How anyone can see him as Catholic is beyond me. He’s the full embodiment of Vatican II. I hope and pray that the Novus Ordoites and false traditionalists open their eyes and see more of what’s going on. But only those who desire to see will see.
    4 • Reply•Share ›

    JoannesD • a day ago
    Is that satanic hand sign those two are waving for real? So Bergoglio is actually a devil worshipper?
    • Reply•Share ›

    vaticancatholic Mod JoannesD • a day ago
    It’s indisputable that he’s a heretic and an idolater. If you aren’t already aware, please consult the other material on the site which proves that he’s not a pope and that the Vatican II sect is not the Catholic Church.


  9. DGH — fascinating that Philip Lawler is citing the recent CTC convert Taylor Marshall on some point of doctrine. there are so few of them, they really have to talk among themselves.

    Andrew — beware citing those “Most Holy Family” folks — they are sedevacantists (reject Vatican II), and they seem to be more rabid than most. So the CTCers will simply reject anything they say the same way that the reject everything that OldLifers say. “Begging the question”.


  10. Pope ‘sorry’ for rabbit remark: Francis apologises for press conference comment about large Catholic families
    Last month, Pope Francis said there was no need to breed ‘like rabbits’
    He urged ‘responsible parenthood’ and said three children was ‘about right’
    Comments sparked anger and some said they are hurtful to Catholic mums
    Pope ‘truly sorry’ his remarks about families ’caused such disorientation’
    PUBLISHED: 16:07 EST, 3 February 2015 | UPDATED: 16:40 EST, 3 February 2015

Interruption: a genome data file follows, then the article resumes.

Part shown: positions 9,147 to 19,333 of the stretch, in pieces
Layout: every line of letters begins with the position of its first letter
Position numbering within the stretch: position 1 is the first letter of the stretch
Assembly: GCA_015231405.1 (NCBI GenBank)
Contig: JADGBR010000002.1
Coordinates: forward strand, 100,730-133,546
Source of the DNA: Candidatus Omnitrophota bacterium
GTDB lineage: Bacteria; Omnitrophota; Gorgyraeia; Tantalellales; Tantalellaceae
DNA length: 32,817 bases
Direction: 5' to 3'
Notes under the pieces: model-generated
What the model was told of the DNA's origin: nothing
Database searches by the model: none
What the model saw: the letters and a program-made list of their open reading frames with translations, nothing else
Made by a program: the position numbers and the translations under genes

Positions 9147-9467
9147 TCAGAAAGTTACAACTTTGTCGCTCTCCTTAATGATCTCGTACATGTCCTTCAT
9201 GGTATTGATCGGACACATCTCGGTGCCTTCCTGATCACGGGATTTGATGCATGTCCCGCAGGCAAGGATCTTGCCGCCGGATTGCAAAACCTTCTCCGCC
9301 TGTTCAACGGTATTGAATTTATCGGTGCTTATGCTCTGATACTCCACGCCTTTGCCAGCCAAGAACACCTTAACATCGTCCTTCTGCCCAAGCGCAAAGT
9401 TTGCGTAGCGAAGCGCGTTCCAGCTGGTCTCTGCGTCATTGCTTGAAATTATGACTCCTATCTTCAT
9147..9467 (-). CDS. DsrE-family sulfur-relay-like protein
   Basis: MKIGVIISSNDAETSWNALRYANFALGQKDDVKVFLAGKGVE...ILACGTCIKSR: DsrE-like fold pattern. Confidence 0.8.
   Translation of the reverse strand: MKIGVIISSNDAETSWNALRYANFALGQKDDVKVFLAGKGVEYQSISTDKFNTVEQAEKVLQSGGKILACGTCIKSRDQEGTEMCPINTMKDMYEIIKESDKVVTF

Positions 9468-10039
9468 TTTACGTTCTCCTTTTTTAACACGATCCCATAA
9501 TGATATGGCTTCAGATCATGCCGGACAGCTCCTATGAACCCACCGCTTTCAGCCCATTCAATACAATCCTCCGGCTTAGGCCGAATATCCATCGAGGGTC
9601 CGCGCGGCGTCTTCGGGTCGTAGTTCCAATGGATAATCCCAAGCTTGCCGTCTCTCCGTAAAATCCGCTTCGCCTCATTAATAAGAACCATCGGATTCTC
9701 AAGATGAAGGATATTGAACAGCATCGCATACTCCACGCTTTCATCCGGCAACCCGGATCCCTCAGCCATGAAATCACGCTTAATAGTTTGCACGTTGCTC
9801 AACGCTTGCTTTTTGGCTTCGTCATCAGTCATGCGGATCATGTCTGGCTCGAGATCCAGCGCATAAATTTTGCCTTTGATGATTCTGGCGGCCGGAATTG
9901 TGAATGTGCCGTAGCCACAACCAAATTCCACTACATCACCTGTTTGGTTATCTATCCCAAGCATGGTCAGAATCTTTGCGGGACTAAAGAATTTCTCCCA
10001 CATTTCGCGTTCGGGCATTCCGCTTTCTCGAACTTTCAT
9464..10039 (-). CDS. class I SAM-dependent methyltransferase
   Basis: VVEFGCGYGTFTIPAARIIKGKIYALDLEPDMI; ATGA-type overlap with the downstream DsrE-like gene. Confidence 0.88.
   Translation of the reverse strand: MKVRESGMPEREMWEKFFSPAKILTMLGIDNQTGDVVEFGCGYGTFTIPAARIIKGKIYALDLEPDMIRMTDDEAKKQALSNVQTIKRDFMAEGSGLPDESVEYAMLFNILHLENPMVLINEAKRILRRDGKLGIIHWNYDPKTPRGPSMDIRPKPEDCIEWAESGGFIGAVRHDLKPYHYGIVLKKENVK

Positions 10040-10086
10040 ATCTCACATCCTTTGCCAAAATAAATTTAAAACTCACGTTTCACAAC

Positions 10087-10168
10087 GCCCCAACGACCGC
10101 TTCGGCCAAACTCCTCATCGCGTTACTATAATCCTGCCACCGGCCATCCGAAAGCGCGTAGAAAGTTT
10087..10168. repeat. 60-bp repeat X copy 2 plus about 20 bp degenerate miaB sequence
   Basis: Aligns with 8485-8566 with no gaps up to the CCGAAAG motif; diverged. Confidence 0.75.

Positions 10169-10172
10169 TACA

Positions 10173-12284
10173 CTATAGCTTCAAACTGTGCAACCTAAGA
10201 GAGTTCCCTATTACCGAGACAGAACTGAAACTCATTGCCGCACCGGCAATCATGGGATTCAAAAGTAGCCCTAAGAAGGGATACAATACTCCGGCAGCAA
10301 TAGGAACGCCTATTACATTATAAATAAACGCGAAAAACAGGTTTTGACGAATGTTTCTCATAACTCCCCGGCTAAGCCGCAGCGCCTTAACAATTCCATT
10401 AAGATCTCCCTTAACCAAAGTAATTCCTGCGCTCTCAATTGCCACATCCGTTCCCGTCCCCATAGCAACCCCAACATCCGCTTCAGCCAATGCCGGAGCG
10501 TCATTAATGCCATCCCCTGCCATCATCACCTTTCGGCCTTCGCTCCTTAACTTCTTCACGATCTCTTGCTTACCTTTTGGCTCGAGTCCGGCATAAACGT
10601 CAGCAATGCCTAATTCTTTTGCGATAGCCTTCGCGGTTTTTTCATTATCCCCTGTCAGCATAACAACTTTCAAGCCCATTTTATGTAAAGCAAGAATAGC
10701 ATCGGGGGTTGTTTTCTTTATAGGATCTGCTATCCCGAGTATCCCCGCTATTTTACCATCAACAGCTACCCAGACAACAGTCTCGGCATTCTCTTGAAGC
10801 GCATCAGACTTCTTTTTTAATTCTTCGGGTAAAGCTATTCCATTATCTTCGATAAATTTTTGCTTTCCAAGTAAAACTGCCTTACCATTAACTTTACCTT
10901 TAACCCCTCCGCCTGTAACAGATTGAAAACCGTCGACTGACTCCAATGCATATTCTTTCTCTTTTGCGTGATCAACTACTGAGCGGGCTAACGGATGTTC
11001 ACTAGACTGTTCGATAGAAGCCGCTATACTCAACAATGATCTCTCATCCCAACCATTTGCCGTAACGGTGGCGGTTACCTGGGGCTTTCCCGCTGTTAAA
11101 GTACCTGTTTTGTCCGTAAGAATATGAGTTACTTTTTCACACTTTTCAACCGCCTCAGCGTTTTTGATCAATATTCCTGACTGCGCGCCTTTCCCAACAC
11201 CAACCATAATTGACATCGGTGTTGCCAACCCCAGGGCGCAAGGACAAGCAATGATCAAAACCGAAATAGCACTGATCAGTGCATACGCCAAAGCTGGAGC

Pope Francis has said he is ‘truly sorry’ for offending large Catholic families by saying that there was no need to breed ‘like rabbits’.
    The Pope caused dismay among larger families last month when he cautioned ‘responsible parenthood’ advising that three children was ‘about right’.
    Vatican Archbishop Giovanni Becciu has apologised on Francis’ behalf by saying ‘the Pope is truly sorry’ that his remarks about large families ’caused such disorientation’.

    Former US Republican Presidential candidate Rick Santorum, a devout Catholic, said: ‘It’s sometimes very difficult to listen to the Pope and some of the things he says off the cuff, and this is one of them.’



Leave a Reply

Fill in your details below or click an icon to log in:

WordPress.com Logo

You are commenting using your WordPress.com account. Log Out /  Change )

Google photo

You are commenting using your Google account. Log Out /  Change )

Twitter picture

You are commenting using your Twitter account. Log Out /  Change )

Facebook photo

You are commenting using your Facebook account. Log Out /  Change )

Connecting to %s

This site uses Akismet to reduce spam. Learn how your comment data is processed.